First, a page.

Friday, June 26, 2015

A Hockey Style Life

I played hockey when I was a kid...a long, long time ago. At the time, I thought I was going to become a professional hockey player, and so did my parents. We had big dreams for my future stardom. Things didn’t turn out quite the way I (or we) planned, and I’m the first to admit that. However, as the current hockey coach for my son’s team, I’m okay with that. I don’t resent hockey, and if I had it to do over again, I’m not sure I’d change anything; I’m glad for all that hockey taught me.

To be fair, I had a pretty good run of it. I was featured in the Hockey News Junior Ratings back n the 90s. The sport led me to play in lots of exciting games, take part in tryouts with famous athletes, and above all else, gave me the confidence and self-awareness needed to be what’s considered a
“successful person.”

I am pretty darn happy with the way my life turned out, even if it didn’t quite line up with my original goals, which included being the next Wayne Gretzky and winning the Hobey Baker Award.

What ended up happening to me, in a nutshell, is that I fell in love with the sport, had a lot of fun and excitement playing it, never made it big, and still love it. I credit the fact that I’m not resentful to my parents and coaches, who always made the game about fun and passion and who took a “whatever happens happens” attitude.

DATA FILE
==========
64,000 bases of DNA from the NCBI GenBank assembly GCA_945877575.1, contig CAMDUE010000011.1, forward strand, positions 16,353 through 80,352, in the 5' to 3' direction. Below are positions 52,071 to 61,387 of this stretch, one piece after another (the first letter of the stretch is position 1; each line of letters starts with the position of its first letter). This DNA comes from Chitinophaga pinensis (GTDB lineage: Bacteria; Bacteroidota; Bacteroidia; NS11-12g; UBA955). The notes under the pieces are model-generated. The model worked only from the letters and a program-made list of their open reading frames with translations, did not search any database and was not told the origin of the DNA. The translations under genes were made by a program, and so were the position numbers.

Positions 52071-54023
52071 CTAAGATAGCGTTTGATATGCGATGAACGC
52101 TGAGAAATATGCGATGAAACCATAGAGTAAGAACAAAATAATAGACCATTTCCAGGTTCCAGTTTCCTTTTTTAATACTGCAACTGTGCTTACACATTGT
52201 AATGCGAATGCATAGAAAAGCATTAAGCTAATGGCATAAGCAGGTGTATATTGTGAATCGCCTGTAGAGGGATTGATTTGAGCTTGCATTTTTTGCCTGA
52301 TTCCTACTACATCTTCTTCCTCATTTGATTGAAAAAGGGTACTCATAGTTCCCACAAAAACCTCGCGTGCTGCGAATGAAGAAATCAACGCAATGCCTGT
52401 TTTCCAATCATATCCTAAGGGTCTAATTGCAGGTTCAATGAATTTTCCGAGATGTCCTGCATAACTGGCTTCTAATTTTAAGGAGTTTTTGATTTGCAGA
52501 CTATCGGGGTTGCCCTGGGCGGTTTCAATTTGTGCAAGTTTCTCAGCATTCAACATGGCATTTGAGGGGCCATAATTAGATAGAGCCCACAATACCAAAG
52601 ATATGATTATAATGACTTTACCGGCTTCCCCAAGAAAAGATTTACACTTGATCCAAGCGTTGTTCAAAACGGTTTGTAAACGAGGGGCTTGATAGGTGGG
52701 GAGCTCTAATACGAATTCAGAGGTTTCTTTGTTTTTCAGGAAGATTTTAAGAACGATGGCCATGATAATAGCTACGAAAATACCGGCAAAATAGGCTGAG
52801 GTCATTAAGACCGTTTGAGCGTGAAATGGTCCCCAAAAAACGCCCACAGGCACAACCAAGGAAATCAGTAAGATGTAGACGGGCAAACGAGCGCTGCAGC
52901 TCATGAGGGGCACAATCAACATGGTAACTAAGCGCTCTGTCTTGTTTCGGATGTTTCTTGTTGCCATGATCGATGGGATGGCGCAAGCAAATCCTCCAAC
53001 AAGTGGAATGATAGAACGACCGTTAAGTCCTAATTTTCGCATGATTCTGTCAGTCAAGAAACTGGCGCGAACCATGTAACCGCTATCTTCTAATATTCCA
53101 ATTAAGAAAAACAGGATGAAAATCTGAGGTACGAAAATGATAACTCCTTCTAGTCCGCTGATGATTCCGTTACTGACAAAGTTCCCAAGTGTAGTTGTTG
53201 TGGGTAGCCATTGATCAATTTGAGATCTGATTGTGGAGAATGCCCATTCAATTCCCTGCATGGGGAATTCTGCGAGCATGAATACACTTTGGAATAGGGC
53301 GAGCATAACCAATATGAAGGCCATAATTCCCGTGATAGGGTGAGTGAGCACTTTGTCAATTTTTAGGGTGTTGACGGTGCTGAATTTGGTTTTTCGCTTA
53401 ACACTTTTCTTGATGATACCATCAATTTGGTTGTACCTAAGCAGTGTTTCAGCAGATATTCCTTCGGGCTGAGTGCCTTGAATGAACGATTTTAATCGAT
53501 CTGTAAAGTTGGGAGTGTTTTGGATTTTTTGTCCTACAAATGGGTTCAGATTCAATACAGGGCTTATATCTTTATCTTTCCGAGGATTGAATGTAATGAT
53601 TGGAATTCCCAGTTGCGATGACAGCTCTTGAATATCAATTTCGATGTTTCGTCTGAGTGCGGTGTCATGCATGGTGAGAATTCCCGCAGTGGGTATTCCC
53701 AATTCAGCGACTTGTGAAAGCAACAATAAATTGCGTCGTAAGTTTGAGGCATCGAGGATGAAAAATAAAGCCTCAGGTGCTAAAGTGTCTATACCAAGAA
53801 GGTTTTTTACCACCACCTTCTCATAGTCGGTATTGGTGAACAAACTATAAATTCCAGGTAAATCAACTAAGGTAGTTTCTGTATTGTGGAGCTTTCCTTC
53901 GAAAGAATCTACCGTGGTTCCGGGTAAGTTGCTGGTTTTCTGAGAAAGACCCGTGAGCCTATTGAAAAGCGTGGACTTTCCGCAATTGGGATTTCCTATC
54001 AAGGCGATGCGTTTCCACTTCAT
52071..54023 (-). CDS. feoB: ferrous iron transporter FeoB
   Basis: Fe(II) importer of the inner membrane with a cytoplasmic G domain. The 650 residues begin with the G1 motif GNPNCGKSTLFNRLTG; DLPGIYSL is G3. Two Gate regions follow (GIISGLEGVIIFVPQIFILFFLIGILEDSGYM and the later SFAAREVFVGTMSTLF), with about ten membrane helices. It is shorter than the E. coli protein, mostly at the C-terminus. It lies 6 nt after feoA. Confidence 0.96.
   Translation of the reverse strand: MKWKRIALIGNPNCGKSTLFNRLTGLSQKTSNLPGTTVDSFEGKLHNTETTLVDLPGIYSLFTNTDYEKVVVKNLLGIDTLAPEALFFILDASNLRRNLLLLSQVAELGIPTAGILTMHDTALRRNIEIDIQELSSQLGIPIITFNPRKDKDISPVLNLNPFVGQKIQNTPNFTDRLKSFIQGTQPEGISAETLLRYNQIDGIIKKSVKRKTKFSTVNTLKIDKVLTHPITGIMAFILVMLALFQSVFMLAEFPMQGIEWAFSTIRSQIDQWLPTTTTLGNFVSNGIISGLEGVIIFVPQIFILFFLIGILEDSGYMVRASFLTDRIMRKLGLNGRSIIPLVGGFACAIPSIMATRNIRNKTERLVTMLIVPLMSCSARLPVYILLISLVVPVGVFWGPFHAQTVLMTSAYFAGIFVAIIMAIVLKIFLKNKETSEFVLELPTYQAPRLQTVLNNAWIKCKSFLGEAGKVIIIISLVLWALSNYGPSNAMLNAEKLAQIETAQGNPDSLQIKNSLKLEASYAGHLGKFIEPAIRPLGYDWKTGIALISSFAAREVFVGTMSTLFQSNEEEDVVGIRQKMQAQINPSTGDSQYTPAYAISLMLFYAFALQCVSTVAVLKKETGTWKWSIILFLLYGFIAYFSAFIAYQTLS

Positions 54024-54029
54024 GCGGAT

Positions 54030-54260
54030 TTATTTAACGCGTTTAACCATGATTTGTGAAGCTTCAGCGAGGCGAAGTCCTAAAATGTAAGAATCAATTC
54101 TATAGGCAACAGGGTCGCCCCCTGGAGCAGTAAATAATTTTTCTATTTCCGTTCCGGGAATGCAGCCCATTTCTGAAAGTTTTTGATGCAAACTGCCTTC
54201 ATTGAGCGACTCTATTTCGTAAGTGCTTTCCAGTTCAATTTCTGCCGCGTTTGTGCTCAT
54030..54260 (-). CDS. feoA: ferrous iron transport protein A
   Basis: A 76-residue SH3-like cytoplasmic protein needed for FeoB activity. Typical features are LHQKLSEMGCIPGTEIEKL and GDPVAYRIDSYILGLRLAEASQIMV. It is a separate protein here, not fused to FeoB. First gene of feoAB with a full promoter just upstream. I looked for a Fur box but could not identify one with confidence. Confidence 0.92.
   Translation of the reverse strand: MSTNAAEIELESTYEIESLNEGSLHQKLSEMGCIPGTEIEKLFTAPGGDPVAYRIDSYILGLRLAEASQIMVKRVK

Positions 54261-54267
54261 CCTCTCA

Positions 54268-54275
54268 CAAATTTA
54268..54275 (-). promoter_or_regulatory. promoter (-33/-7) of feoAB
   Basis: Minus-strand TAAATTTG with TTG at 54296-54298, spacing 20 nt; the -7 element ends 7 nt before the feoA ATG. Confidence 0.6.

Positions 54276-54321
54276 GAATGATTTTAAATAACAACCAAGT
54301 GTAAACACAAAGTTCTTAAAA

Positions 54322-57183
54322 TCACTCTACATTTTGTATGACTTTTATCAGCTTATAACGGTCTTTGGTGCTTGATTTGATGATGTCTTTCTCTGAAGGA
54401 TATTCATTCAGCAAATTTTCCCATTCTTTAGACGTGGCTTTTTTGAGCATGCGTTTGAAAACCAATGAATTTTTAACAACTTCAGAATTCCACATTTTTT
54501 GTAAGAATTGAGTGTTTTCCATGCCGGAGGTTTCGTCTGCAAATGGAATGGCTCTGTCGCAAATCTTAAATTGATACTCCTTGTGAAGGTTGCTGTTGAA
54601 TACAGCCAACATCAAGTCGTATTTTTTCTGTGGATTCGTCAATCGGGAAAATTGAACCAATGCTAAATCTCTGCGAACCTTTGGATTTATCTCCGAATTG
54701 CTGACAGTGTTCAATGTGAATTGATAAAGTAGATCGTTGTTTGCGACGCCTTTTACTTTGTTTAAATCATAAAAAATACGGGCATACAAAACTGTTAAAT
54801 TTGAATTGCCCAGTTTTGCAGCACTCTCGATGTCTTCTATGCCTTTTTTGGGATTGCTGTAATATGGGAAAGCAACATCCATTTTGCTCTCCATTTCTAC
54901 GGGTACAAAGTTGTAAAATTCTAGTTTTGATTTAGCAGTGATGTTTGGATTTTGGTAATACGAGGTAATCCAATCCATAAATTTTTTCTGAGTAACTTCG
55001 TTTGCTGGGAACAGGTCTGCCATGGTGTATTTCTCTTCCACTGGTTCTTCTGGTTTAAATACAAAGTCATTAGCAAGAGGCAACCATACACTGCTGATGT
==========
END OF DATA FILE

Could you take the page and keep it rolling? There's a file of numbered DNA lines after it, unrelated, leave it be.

Also, my parents and coaches always encouraged me to pursue other interests and activities; in essence, they wanted me to be a well-rounded person, and I think I am. I have a beautiful wife and a wonderful son who I wouldn’t trade for anything...even a professional hockey career.

I think I am living proof that, with the right attitude, it doesn’t and shouldn’t matter whether a player ends up going pro or not. That should never be the focus. When the focus is on the right things- having fun and developing passion and work ethic- you can let the cards (or the puck) fall where they may and still come out the other side happy and better for the experience of being a youth athlete.
                                                                               - Anonymous Hockey Dad

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